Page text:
Dan Rowe arrived a bit late to the industrial design party, but somehow managed to get here right on time.
Rowe had completed a graduate degree in educational technology and curriculum design and was working as an instructional designer before discovering industrial design and choosing a career change. While practicing “the other ID,” he accumulated a set of skills and experiences that would compliment his move.
2009 Western District Student Merit Winner (Arizona State University)
As a high school student, Lavion Gibson competed on the football and lacrosse fields. He ran track, too. He was, by all counts, an athlete. He was also a self-described “geek.” “I had an interest in design from an early age,” Gibson said. “I was always sketching and doodling and trying to figure out how things work.”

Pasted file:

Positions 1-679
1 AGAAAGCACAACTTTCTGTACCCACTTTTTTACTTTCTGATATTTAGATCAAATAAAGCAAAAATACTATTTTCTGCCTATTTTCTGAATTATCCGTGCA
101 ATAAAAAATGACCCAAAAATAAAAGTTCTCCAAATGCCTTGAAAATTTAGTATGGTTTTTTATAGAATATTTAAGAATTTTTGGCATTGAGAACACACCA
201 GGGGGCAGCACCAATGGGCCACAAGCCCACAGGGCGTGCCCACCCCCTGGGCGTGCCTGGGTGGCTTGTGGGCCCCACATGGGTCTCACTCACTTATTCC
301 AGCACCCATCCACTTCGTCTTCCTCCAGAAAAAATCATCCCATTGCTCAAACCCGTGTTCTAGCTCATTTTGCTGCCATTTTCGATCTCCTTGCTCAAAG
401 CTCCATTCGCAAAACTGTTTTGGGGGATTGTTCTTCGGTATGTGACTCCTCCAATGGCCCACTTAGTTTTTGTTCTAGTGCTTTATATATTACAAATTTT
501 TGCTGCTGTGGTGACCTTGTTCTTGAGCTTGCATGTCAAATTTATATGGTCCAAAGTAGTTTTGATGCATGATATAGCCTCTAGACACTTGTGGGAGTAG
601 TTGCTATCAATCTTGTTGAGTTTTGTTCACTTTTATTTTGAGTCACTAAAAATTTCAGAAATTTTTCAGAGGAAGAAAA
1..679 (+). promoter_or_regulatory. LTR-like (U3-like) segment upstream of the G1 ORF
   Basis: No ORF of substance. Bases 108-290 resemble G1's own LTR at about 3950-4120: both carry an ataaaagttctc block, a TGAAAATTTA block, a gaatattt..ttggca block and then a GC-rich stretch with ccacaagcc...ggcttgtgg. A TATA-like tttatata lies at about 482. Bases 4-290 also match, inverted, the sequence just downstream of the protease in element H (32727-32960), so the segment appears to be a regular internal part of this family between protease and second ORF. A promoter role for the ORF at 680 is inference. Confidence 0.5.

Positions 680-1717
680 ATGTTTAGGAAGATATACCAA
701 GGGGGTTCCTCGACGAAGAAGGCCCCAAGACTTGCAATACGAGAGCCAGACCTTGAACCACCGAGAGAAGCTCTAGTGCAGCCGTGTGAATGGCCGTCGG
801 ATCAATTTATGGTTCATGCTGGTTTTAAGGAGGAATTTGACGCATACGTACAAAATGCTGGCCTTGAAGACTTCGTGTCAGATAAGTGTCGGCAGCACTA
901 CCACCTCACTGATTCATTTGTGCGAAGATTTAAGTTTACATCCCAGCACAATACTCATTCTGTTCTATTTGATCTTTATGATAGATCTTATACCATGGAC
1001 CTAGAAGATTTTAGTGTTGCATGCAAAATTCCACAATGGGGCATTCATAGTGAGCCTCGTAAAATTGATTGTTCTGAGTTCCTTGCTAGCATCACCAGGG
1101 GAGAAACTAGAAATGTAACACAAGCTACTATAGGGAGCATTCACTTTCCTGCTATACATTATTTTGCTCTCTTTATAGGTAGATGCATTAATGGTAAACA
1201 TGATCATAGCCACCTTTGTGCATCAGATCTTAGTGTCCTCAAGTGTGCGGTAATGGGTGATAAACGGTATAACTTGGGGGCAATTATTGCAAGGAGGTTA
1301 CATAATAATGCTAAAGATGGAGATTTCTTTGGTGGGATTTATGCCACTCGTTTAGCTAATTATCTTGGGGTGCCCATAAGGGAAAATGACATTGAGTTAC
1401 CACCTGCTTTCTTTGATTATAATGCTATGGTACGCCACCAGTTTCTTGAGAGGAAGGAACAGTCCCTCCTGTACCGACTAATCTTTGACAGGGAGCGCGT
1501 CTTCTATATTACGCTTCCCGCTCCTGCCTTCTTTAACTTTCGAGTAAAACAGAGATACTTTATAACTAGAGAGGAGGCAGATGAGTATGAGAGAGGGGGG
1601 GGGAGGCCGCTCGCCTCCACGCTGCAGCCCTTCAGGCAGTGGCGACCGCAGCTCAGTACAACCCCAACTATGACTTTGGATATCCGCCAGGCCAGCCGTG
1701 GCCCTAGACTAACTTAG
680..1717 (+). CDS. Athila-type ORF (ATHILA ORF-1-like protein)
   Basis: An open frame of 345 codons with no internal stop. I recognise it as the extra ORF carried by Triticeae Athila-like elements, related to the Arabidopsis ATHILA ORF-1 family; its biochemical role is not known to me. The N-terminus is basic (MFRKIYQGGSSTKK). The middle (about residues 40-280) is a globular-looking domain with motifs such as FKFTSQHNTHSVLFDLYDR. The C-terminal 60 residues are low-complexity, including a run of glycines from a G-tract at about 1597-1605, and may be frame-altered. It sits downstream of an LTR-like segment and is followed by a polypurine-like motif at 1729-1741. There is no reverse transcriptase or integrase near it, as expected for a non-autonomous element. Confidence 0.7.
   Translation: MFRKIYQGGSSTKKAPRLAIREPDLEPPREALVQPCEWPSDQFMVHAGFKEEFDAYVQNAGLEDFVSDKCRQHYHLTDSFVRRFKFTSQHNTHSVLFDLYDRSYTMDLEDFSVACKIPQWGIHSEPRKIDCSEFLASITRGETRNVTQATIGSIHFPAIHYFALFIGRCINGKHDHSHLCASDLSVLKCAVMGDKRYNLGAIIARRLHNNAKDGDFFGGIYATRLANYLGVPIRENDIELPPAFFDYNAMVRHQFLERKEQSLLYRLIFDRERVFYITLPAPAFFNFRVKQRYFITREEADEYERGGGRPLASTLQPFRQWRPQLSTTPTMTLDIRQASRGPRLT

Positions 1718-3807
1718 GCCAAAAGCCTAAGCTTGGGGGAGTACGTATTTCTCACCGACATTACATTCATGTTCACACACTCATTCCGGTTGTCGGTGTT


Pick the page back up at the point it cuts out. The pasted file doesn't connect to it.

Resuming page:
When Liana Kalushner scrolled through possible professions before choosing a course of study, the recent University of the Arts graduate contemplated some obvious options before settling on the not-so-obvious.
“I considered graphic design, fashion design, interior design, event coordination and even hotel management,” Kalushner noted. “As soon as I heard about industrial design, I felt like it was a perfect match. It’s elusive, yet it affects us on a personal level in every aspect of daily life.”